Takchess Chess Improvement

A Novice chessplayer works to get better at chess using an improvement program based upon the methods of Michael de la Maza and the teachings of Dan Heisman

Friday, October 27, 2006

classification of chess problems


CT-ART problems are classified two ways: Tactical Methods and Combinational Motifs . There is a dewey decimal type system that divides these into various themes. When one solves the problems by levels, each level is presented by combinational motifs. This pattern is easily discerned once you done a few levels, first comes Knight Forks, then Files (problems you take advantage of that pieces are on the same file, about 2/3 of the way there are Stalemate problems,Pawn promotions etc......... If you own the book Combinational Motifs by Maxim Blokh who compiled the collection of these problems,all the problems are presented by combinational motifs The first 84 problems are Knight forks divided by subclassification Knight forks removal of protection the knight fork decoys. Each subcategory presented in increasing difficulty.

So what exactly is the difference between Combinational Motifs and Tactical Methods?
Blokh writes in the preface of his book "This book is dedicated to a detailed classification by Combinational Motifs -tactical weaknesses in ones position,particular features of piece placement and co-opperation that offer an opportunity to find and to perform a combination. I think there is a benefit to studying an entire classification at one time. ie: doing all the Explotation of a Pin Problems of the various levels to reinforce that theme. Hopefully there is a benefit being to quickly identify that a tactic exists and where the weakness lies in a position.

Blokh published an earlier book entitled The Art of Combination which had many if not all the exact same problems. This was classified by Tactical Method. There was a chapter on Distraction as well as Decoy problems. Distraction and Decoy sound pretty much the same but the finer distinction appears to be in Decoy the opponents piece or King is lured away and captures material then this piece is involved in your tactic
be it checkmate or capture. Distraction the piece is moved so you can attack something else.

I am hoping that learning about the classifications and understanding them will help me improve tactically. Uncertain as to the value but I enjoy doing it. Interesting if others feel if there is value or if it is a waste of time and why. Does anyone know if these classification system was invented by Blokh or if it came from the Soviet School of Chess?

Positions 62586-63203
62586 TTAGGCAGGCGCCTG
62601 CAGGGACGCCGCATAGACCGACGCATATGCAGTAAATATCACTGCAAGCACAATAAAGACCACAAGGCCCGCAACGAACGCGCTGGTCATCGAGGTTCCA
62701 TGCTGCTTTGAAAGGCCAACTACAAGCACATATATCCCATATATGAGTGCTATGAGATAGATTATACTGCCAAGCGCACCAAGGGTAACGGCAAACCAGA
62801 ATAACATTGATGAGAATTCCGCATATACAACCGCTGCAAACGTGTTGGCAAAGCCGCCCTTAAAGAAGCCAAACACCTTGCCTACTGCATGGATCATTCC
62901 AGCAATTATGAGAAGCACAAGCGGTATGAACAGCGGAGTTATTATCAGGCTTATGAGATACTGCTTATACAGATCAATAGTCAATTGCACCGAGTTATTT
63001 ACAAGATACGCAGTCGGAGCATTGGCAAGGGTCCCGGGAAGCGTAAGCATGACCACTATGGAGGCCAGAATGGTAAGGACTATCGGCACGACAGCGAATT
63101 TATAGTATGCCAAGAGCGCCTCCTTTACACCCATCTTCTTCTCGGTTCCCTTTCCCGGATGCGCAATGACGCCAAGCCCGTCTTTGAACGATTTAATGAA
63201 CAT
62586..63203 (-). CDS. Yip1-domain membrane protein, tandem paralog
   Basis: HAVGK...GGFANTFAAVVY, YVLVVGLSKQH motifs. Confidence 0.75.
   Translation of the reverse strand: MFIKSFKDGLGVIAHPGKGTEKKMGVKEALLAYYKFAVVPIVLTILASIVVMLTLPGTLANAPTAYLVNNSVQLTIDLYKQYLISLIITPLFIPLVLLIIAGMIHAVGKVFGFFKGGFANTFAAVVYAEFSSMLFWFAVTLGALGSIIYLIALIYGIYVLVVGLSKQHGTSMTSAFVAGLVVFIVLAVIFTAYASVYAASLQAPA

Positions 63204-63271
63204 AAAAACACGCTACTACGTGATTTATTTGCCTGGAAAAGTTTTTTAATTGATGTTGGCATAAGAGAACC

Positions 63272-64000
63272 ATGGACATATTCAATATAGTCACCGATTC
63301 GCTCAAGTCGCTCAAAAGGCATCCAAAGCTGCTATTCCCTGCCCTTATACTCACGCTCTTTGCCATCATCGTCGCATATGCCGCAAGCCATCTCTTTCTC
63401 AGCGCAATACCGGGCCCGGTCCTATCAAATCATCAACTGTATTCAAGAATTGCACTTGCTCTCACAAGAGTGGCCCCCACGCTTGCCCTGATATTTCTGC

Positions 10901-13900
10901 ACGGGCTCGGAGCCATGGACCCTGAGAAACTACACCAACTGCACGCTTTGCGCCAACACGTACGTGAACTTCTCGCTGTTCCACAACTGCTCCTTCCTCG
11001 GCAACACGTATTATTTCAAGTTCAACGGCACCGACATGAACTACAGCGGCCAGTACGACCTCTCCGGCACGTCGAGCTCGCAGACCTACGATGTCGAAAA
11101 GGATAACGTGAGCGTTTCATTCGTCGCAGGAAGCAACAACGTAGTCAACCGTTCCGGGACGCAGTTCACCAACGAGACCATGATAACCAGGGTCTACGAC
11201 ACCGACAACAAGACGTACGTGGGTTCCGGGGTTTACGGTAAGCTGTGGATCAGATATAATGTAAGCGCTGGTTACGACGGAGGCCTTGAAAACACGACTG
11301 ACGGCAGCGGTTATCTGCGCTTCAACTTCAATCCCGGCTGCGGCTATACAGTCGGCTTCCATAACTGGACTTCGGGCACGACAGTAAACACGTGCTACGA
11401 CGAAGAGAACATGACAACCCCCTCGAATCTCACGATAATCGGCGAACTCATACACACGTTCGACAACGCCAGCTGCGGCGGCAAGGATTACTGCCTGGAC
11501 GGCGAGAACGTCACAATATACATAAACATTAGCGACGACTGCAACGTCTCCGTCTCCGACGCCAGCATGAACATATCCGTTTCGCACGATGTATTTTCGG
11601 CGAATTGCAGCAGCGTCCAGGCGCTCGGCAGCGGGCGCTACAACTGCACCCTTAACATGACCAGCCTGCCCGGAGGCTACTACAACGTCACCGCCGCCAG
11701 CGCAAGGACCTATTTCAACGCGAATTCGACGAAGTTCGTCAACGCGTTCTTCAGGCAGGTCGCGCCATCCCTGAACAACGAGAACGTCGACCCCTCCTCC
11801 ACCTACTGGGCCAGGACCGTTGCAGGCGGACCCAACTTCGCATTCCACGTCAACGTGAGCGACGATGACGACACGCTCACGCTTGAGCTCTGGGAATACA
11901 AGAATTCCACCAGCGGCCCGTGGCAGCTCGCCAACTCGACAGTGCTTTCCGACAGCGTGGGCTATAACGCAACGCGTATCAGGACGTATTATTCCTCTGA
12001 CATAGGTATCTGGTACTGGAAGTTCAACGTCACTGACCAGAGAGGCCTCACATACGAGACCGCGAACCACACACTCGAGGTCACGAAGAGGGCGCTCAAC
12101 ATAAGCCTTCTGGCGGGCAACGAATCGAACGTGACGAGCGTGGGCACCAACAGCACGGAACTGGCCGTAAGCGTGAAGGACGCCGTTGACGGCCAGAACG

5 Comments:

  • At 4:17 AM, Anonymous Anonymous said…

    George Renko tried to do the same. It is very difficult to develop a system that is consistent and without ambiguity. Although it is very interesting and instructive, I think it's a waste of time from a chess-improvement point of view.
    (At least I tried it and it didn't help me, it's great fun, though)

     
  • At 12:07 PM, Blogger Loomis said…

    It seems logical to a point. If you want to teach someone how to solve difficult knight fork problems you show some simple ones and gradually work your way up keeping the knight fork ideas fresh in their mind as the positions become more complicated. And you don't throw in pins and skewers on the way, they'll just distract the learning process.

    However, if you want to teach someone how to discern which type of tactic is available in each position, you have to train them by mixing up the motifs and making them find the right one without prior knowledge.

    It's just a matter of trying to teach two different things, one method works for one, another method for the other.

     
  • At 2:07 PM, Anonymous Trent said…

    When I go through tactics excercises, I like to mix it up anyway. The mental whiplash of going back and forth between different types of problems us half the fun. If you know you're studying knight forks, and there's only 4 knights on the board, it isn't that difficult to figure out which pieces the action is going to center around :)

     
  • At 5:03 PM, Anonymous Anonymous said…

    a No chess study is a waste of time. Ct Art is no exception. The single most important reason class players lose, especially games that were won, is that they fail to take into account the tactics in the position. Ct Art trains one to foresee and see tactics. In tournament chess, it is not enough to see tactics, but one must see them quickly. Ct Art helps one to learn how to do that. Also I think that it is more helpful for a beginner to learn one tactic and master it and then learn another and only mix them when he has learned all tactical themes, which are limited. My last comment: grandmasters differ on the definition of combination. As used in Ct Art, he means tactics to be tactical themes and combinations a combining of numerous tactical ideas. In fact some things which he says are combinations would lie on the gray area between combinations and tactics. But closer to simple tactical ideas. Combinations are usually complex, hidden, and even novel ideas. As one master said , strategy is the proving of accepted positional ideas and combinations the refutation of incorrect positional ideas.

     
  • At 2:05 PM, Blogger Pendrax said…

    Congrats on being mentioned in the About:Chess article on chess blogs!

     

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